After dumping Boychuk – well, fine, trying to send him back to Charlotte and seeing him claimed by the Penguins instead, woe be upon us – and calling up Nodl, the Hurricanes are looking to plug a hole in their rapidly sinking ship. Is that too dramatic? PROBABLY. Is it the party line I’m sticking with? You bet. The truth is, the Canes have failed utterly to live up to expectations thus far, going 2-3-0 and at times looking like a bigger collection of failures and wannabe-AHLers than such illustrious teams as the Columbus Blue Jackets and the New York Islanders. There’s plenty of time for the word of the season to be something other than “disappointment”, but right now, “disappointment” is warring with “exasperation” is duking it out with “cynicism” is lying in bed with “fatigue”. Canes fans are large and contain multitudes.
Anyway: the game. I will confess I had to look up how the Senators are doing, both because I have been Not Plugged In as of late and because the Senators are one of those teams who are regularly passed over by the media even when they’re doing really well. You can’t say they’ve been passed over completely in this young season, as goalie Craig Anderson was the NHL’s first star for January, but they’re currently even in points with the Bruins, and yet not being talked about half as much (in my neck of the woods, anyway; I’m sure it’s different north of the border).
So that’s a long rambling way of saying I just had to do some reading on how things are hanging in Ottawa. Not bad, it turns out. 11 points with a record of 5-1-1, One of the Senators’ heavyweights, Jason Spezza, is out with “minor” back surgery (in other news, I heard an Ottawa man “slightly” died yesterday). They’re still not exactly lacking, though, with reigning Norris winner Erik Karlsson leading the defense – probably literally, into the Canes’ zone – and Daniel Alfredsson still keeping up last year’s solid play. Long story short, are the Canes going to be playing a Cup contender? Nah. But they are going to be playing a solid team, and that’s the kind of thing the Canes have had trouble with lately. See: Boston, the Panthers.
As for the Hurricanes themselves: if my diatribe above didn’t convince you, I’ll just outright say now that I think the Hurricanes have some serious choking problems. This is hardly news; even newer fans like me remember their excellent choke job to the Lightning two years ago, cementing that they wouldn’t get into the playoffs. When the Hurricanes need to perform, often as not, they don’t show up or show up and play like they’re blindfolded. If this continues to be a pattern, then Canes fans could be looking at a team that can’t pull their heads out of their nethers in time to make the playoffs, much less win the division.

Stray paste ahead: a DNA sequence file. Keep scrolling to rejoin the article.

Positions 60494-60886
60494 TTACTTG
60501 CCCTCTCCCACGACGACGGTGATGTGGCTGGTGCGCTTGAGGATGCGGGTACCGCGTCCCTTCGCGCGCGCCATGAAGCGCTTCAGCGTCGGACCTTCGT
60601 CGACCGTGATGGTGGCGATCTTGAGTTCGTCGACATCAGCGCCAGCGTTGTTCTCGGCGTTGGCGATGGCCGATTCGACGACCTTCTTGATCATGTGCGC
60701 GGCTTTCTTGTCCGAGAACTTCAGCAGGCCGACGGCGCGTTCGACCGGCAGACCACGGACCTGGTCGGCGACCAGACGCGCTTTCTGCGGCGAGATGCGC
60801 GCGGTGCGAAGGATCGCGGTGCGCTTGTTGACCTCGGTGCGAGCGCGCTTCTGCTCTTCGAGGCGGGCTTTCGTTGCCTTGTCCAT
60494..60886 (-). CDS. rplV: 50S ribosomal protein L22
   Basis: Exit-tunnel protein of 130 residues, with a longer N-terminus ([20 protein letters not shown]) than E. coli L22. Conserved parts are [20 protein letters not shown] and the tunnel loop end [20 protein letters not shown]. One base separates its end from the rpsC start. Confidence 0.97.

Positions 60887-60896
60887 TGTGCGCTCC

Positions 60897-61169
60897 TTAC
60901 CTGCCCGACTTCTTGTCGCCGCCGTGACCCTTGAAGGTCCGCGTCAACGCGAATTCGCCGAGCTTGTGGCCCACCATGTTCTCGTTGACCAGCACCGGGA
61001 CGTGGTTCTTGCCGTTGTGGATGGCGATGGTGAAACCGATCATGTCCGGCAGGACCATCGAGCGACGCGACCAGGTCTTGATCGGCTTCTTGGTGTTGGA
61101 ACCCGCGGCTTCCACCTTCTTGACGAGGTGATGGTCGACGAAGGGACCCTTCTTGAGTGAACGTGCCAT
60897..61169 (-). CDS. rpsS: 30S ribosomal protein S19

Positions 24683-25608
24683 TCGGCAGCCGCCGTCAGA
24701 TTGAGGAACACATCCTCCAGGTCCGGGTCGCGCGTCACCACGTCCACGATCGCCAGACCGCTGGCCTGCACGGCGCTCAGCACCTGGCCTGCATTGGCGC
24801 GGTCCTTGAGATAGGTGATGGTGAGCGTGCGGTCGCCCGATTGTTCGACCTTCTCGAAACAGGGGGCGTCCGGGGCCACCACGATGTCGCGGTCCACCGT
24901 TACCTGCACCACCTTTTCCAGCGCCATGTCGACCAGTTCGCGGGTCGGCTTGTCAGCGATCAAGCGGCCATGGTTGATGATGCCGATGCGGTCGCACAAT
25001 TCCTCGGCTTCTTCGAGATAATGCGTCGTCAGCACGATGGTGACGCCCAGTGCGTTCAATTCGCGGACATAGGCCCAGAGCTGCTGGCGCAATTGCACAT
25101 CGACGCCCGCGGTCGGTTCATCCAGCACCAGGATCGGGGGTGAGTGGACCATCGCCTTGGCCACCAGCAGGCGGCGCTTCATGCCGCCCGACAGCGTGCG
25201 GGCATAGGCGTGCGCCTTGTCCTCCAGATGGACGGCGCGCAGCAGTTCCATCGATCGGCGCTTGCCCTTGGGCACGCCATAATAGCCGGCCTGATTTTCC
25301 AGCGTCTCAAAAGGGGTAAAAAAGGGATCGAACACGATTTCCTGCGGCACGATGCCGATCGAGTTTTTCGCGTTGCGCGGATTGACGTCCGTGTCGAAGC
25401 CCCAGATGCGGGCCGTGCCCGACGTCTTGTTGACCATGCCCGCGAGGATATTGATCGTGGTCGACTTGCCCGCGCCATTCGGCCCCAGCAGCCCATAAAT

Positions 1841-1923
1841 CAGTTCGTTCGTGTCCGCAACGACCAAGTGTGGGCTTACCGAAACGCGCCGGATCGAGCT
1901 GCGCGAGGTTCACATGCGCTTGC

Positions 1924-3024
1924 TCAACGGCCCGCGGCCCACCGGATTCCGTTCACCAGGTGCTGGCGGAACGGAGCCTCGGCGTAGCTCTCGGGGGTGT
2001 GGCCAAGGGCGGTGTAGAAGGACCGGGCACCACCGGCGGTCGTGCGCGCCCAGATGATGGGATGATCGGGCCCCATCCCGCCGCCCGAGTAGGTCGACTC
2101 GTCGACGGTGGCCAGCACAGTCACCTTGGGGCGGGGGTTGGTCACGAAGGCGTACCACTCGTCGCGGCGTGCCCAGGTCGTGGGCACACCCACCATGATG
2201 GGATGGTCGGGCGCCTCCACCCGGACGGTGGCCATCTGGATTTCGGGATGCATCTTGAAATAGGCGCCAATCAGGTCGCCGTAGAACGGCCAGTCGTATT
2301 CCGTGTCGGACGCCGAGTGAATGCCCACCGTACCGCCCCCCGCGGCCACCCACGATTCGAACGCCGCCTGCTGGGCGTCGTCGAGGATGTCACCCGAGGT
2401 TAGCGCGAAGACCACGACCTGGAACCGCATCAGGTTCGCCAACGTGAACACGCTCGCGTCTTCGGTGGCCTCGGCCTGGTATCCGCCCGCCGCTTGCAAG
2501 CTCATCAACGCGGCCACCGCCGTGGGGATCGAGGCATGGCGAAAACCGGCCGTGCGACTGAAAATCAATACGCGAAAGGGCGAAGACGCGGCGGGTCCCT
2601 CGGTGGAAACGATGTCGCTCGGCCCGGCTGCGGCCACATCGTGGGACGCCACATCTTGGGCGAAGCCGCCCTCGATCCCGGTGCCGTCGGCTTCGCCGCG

Pessimism aside, if the Canes pull it all together, there’s no reason they can’t win this game. Expecting every game to look like the first Buffalo game is expecting way, way too much; Buffalo came out flat and the Canes were having an unusually good night. But if the game looks like the second Buffalo game, or the second period in the Bruins game, the Canes should at least do respectably enough to pull out a point, if not two. The Skinner-Staal-Dalpe line has looked good in the past; Dalpe does the dirty work, J Staal possesses the puck, and Skinner knocks it in. Hilarious though it is to have Tlusty on the top line, that hasn’t been terrible either; E. Staal can usually use someone to be defensively responsible while he’s galloping around the ice, short hair flowing in the breeze, occasionally stooping to acknowledge the little people and take a cross-checking penalty.
So: Canes need to stay out of the box, pass like they’re actually trying to hit each other’s tape, work all 60 minutes, not allow a 2-goal lead in the first 10 minutes, pepper Anderson with enough shots that some get through, and be roughly 900 times better at possession than they were against Boston. Not too tall an order, right?
Lines should remain the same, with Faulk back in and Sanguinetti and Westgarth scratched (Westgarth for Nodl).
This is another game where the Canes have the chance to get back to .500. Because apparently I’m a raging, unhinged cynic today, I am wondering how many times I’ll be typing that sentence this year – but never mind. The key to tonight is consistency. If they get that, Ottawa is beatable. If not, well. Where I am, the liquor store’ll still be open.